A paper to appear on Biology Letters shows the results relating to the analysis of two-legged fossilized bird found near Saint Bathans, a region of Otago, New Zealand.
The latter belonged to a species of parrot today extinct that could be considered as the largest parrot ever known, with double dimensions of the largest parrot currently existing. The new species was named Eracle inexpectatus and the same scientific name underlines how unexpected the discovery was.
The fossil remains were found near a river in the southern part of New Zealand. These are not complete remains but from what they have been able to analyze the researchers have understood that it was a bird belonging to the order of the Psittaciformes, that is the order that includes all the present species of parrots.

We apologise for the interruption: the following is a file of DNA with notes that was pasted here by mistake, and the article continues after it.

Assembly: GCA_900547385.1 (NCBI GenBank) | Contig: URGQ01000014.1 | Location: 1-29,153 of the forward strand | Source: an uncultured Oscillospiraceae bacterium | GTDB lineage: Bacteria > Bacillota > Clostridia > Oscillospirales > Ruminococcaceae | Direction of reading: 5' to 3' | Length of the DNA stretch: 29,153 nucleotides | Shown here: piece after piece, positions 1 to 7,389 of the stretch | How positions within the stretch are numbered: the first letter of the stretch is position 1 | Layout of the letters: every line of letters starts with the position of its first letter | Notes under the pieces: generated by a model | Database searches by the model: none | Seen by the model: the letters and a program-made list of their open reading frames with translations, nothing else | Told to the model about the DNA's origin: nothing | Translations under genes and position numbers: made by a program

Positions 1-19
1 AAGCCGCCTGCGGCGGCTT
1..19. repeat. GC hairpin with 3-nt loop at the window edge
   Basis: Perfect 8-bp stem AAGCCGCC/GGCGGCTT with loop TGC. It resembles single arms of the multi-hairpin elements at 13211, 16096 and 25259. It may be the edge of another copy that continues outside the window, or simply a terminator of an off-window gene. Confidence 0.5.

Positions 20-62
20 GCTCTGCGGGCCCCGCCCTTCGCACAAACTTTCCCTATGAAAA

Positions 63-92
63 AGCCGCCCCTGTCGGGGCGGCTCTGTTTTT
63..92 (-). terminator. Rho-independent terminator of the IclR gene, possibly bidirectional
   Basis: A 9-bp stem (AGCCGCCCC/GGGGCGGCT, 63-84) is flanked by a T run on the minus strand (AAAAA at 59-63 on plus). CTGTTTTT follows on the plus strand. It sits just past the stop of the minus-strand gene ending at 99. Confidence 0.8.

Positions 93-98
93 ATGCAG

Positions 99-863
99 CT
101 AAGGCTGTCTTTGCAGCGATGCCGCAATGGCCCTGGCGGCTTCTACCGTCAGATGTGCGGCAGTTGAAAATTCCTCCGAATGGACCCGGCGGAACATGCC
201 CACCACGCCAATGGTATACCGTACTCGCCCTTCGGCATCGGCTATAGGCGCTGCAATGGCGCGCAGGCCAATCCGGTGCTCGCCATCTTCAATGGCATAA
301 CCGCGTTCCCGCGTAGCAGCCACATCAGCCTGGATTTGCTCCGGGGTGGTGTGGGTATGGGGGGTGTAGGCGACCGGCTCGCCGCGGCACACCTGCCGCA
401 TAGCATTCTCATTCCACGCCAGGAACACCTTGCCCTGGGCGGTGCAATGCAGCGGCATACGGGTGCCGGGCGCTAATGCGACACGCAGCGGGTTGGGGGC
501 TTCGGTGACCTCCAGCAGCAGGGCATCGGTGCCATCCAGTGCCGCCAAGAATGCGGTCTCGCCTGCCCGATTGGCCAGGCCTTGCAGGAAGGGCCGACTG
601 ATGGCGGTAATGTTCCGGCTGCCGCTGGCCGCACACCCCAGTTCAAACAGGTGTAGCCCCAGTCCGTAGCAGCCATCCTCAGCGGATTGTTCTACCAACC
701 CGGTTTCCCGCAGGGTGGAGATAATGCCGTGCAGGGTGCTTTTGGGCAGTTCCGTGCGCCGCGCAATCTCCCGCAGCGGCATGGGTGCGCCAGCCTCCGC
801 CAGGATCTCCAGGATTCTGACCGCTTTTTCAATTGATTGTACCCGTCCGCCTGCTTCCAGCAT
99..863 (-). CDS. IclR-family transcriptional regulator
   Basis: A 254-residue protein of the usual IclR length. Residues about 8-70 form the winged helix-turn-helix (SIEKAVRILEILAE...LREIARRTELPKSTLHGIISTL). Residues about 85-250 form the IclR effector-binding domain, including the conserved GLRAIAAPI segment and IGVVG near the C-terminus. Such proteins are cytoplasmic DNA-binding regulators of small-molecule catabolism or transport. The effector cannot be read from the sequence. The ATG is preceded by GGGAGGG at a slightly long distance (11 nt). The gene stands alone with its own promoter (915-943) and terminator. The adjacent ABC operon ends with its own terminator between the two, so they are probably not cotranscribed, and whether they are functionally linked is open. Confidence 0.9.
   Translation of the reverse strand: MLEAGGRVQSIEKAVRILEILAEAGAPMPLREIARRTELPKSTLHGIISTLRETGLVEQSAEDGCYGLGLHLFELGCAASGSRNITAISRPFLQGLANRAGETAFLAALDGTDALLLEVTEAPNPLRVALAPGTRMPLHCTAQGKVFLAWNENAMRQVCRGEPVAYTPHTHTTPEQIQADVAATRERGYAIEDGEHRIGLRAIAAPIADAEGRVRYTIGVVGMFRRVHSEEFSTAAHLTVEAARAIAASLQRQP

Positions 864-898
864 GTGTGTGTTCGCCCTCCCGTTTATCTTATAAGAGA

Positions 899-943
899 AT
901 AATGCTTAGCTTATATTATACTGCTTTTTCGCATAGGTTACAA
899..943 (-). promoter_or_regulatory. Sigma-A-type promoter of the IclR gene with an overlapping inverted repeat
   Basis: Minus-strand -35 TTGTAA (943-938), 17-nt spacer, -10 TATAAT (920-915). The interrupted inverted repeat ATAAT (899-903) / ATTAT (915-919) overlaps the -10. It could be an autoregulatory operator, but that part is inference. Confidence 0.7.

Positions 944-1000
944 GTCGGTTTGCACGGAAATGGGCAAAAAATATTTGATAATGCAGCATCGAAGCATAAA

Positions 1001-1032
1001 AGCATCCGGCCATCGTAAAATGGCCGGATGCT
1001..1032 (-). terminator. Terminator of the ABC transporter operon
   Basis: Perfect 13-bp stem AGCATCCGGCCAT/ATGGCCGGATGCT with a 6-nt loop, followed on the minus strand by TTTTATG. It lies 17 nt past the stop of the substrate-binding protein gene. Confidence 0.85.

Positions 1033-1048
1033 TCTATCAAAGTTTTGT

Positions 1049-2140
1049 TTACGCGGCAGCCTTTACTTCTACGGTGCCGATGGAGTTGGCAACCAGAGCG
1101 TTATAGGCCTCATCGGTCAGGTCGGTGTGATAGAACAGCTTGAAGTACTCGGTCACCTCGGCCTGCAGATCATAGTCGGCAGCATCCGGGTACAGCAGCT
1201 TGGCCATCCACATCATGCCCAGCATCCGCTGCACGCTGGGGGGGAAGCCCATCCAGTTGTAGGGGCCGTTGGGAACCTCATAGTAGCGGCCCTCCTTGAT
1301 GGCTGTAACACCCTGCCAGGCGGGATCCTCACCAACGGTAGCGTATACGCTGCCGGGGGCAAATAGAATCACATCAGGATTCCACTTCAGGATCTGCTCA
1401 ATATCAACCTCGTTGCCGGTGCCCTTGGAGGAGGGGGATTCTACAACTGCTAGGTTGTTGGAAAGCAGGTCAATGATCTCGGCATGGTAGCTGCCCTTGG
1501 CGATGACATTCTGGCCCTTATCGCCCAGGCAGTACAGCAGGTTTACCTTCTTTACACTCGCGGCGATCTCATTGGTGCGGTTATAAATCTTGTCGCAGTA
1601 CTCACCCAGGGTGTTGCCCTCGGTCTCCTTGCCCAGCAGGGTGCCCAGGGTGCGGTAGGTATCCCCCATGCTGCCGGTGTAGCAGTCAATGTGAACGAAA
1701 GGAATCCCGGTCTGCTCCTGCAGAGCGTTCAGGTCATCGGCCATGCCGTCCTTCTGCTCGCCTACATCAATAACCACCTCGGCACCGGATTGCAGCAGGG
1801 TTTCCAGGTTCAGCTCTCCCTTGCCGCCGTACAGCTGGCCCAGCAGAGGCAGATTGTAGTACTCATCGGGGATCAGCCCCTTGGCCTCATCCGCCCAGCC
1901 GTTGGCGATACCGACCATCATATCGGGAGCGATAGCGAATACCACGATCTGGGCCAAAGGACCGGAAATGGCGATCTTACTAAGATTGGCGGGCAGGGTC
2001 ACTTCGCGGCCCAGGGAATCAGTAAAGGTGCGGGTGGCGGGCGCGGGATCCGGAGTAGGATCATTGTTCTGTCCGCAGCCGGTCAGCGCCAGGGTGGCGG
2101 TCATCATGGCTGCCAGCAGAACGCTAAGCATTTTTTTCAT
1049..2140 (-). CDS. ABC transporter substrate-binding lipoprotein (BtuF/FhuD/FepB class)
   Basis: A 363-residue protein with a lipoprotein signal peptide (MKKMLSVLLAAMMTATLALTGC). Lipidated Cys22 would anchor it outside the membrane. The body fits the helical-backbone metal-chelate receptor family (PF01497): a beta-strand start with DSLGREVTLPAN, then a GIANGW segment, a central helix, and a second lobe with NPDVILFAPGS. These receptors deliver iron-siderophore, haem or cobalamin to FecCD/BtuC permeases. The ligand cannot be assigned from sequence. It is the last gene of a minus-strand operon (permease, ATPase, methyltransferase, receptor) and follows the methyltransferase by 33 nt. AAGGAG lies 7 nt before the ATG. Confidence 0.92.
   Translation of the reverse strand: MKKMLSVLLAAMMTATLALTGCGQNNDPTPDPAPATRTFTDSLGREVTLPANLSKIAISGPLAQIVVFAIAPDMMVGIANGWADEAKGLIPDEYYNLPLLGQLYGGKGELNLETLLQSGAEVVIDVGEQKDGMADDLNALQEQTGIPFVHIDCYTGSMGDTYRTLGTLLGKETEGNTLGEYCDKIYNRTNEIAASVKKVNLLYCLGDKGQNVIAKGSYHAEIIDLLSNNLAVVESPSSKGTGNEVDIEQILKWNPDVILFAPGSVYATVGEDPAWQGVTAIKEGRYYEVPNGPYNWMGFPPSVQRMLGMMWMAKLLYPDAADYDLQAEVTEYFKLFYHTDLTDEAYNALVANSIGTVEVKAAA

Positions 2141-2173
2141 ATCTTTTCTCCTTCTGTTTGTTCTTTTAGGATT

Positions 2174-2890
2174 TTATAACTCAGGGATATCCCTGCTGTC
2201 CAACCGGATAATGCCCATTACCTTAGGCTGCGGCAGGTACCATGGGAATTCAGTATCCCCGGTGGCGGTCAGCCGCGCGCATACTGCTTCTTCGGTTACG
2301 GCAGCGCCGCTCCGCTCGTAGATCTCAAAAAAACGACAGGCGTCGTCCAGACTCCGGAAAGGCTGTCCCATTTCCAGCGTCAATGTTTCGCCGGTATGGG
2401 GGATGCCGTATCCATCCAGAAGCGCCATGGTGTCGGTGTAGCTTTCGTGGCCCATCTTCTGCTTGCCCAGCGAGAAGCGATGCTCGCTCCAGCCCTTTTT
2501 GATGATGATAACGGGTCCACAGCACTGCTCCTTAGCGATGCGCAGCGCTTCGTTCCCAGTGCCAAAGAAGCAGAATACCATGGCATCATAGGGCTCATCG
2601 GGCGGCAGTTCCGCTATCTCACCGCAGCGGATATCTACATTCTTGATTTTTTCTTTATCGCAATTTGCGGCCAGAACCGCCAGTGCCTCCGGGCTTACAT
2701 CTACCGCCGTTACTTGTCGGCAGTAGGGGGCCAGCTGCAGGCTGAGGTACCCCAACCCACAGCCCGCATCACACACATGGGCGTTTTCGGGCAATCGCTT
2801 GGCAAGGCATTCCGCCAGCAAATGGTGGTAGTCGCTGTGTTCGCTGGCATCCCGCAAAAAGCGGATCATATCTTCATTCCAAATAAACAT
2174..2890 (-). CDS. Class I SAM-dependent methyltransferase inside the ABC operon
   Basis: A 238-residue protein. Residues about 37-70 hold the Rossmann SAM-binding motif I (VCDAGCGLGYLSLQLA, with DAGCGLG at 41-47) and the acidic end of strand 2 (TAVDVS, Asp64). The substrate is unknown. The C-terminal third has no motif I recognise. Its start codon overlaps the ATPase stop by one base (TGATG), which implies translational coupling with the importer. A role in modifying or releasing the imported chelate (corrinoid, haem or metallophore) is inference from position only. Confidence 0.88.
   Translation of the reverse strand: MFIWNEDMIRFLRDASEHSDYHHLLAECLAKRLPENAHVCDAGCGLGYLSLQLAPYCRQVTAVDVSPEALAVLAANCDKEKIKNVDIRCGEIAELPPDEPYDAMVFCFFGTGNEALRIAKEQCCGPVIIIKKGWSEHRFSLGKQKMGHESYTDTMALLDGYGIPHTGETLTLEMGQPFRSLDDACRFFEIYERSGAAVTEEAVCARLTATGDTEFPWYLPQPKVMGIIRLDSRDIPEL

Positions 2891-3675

The remains belonged to an animal that lived about 20 million years ago, a parrot that weighed about 5 pounds and was unable to fly. Currently, the largest parrot in existence is the kakapo (Strigops habroptila), which is roughly half the size of the Eracle inexpectatus.
This is an example of insular gigantism, a phenomenon of evolution in which certain animal species living in circumscribed environments such as those of the islands increasingly increase the size of their bodies, usually due to a lack of predators.
It is the first example, according to the researchers themselves, of a psittaciform that shows insular gigantism in the course of its evolution.